No more reality, please

May 22, 2014 § Leave a comment

Over at The Economist, Free Exchange is wondering if the idea of developing virtual reality for chickens portends a human future that is rid of all things reality.

It is interesting to think of VR as a disruptive technology—one that might eventually disrupt today’s dominant reality technology, reality. Reality is superior in all sorts of ways. There are many more apps that run on it, everyone is already on the platform (well, most everyone), and it comes with dazzling features like “the wind in your hair”, “a really good steak”, and “sex”. On the other hand, reality is costly. Access to a lot of the apps costs enormous amounts of money: like “education”, “health care”, “automobiles”, and so on. Interacting with people all across the platform isn’t easy. Downloading “journey to another country” takes a long time, and not everyone’s passport is compatible. Reality is costly in other ways as well. It’s unpleasant and dangerous. Just going to work can be a trial, what with traffic and fickle public transport. You have to take all the bad sights and smells with the good ones. And at any moment you could be hit by a truck. One sympathises with the chickens; free-range life is stressful.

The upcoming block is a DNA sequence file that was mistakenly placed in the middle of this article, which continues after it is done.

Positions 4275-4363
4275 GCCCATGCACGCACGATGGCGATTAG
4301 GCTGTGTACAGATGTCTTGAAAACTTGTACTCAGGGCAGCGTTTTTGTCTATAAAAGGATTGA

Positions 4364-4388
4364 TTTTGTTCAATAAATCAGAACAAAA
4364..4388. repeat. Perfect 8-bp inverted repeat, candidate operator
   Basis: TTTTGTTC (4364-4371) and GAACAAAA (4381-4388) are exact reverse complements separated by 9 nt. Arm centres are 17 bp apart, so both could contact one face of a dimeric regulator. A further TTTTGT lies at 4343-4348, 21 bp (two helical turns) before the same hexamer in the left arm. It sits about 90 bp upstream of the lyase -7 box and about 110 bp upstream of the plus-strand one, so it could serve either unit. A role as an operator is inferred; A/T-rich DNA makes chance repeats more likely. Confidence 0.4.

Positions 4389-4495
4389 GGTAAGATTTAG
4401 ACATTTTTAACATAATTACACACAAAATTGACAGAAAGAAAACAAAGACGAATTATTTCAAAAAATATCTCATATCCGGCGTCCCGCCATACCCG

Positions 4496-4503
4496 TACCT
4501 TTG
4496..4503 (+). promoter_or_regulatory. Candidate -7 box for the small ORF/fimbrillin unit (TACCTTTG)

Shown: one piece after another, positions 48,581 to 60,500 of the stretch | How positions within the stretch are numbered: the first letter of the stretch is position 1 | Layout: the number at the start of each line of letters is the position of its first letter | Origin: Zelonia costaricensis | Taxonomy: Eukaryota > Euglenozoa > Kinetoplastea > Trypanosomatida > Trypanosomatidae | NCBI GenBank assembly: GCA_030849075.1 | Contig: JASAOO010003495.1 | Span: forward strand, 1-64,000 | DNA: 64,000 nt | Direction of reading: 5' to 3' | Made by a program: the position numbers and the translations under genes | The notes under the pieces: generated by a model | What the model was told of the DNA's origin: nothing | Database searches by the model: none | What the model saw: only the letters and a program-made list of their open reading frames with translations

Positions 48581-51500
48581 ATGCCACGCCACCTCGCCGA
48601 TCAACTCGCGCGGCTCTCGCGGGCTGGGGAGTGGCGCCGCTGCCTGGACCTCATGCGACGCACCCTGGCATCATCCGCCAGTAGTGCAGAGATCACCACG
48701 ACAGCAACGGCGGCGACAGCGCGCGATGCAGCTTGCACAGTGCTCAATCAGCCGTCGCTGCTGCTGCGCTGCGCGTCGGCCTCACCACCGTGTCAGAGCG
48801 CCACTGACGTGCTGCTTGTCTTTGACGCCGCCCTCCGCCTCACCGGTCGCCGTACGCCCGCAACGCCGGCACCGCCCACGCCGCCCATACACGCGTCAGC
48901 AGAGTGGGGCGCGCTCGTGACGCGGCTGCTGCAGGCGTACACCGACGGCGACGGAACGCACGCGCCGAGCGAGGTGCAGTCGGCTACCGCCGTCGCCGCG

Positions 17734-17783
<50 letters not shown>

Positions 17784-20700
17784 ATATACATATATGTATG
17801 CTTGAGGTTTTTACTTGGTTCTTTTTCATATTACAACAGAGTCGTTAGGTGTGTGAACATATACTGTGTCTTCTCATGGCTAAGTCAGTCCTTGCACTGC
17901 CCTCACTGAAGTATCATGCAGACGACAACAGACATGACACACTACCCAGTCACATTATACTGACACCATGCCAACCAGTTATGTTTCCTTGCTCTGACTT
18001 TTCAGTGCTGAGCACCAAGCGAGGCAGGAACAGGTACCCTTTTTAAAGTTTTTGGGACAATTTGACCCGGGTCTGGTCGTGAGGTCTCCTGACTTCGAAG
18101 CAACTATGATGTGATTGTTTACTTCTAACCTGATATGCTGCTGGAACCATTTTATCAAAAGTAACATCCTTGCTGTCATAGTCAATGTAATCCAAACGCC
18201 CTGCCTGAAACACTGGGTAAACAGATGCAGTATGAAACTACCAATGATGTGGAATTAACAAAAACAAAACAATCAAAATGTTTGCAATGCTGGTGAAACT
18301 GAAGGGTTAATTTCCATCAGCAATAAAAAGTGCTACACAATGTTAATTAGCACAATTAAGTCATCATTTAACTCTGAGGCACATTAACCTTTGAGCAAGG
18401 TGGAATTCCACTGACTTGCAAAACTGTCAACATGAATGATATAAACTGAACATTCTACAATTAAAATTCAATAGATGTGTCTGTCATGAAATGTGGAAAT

And of course, there is a set of questions being raised

Would the equilibrium be one big reality or lots of separate ones or billions of individual ones? What are the rules, moral and otherwise, concerning AIs in VR? Would people grow bored of too-perfect VRs and introduce the occasional misfortune to liven things up (would chickens get tired of a field without foxes)? What happens if you die in the Matrix?

So if one were to follow this pattern in terms of science-fiction films:


Devoid of reality turned out to be fine.



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